- dependencies: the dependencies of the Python environment that you want to create. In the example above, we have specified a Python version that we want to use (3.7), some packages to be installed from the conda-forge channel that we named earlier in the environment file, and a package to be installed from PyPI through pip, as the package is not available from the conda-forge channel
You can read more about environment files in the conda user guide.
Create a yaml file somewhere on disk. You can start with creating the above example as a test (my_first_environment.yaml) if you wish.
Now that you have an environment file, my_first_environment.yaml, somewhere on disk, you can create the environment that we have specified using conda:
Here you are telling conda to create a new environment using the file (-f) my_first_environment.yaml as the specification. Once the environment has been installed, you should be able to confirm that the environment exists by using the info subcommand of the conda tool:
At this point, the Python environment my_first_environment has been created, and is ready to be used. Note: the asterisk in the output of conda info --envs indicates which conda environment is currently activated. As you haven't yet activated your new environment, the base environment (over which you have no control) is activated.
Using an Environment
Once an environment has been created, you can activate it using the source activate command. This can be seen clearly in the following example:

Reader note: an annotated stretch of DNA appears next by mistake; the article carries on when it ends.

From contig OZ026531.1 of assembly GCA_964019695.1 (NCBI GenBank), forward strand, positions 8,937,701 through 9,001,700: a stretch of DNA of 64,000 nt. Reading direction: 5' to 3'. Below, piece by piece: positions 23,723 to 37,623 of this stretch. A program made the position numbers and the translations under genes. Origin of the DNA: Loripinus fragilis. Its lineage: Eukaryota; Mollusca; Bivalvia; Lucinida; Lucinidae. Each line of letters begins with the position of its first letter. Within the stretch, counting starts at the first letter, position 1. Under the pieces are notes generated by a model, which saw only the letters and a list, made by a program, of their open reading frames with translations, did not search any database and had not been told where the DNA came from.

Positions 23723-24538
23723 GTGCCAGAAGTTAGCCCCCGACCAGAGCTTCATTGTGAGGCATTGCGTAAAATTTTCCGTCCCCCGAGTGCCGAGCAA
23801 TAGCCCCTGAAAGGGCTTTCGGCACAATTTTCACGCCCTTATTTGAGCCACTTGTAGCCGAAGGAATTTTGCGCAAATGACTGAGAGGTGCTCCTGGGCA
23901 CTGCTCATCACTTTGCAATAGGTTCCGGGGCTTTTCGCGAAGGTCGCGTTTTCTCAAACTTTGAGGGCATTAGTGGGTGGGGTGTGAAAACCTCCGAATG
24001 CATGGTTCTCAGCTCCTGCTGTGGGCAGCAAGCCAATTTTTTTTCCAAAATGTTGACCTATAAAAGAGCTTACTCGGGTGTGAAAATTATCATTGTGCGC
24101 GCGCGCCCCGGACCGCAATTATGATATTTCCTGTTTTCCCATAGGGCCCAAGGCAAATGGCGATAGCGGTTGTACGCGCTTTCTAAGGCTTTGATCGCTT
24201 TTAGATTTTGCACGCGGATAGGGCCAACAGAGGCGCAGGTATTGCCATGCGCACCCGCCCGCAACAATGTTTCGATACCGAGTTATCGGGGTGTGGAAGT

The execution of command -v python is not necessary, just used to illustrate that the Python environment has changed from base to my_first_environment.
You have now activated the my_first_environment environment, which changes the Python executable in my PATH from the default Miniconda Python to the Python from my_first_environment. All of the necessary environment changes have been made such that you can use Python as normal, but with a guarantee of no conflict with other Python installations on the system. Your shell prompt will include the name of the current Python environment in parentheses to remind you that you are in a specific Python environment.
If you wish to add more packages into my_first_environment, you can use conda or pip to install them into the environment. You must activate my_first_environment first, though! Taking pytest as an example, you first see that it is not available in your environment:
You can then install it using conda:
Here conda has to download and install some dependencies for the new package pytest, as well as solve some dependency issues that result in a couple of already installed packages needing to be downgraded. Once this process is complete, you can immediately use the new pytest package in your environment:
If the package that you wanted to install was not available through conda install, you could just have easily installed it using pip install instead.
Once you are finished using your Python environment, it can be easily exited using the source deactivate command:
You will notice that the first section of the bash prompt - (my_first_environment) - disappears after the source deactivate command successfully runs. This lets you know that you have left my_first_environment. Sure enough, the Python executable that is in the PATH is no longer the one from my_first_environment:
At this point, we can specify and create Python virtual environments with conda, we can switch between them, use them, and update them with any necessary new packages.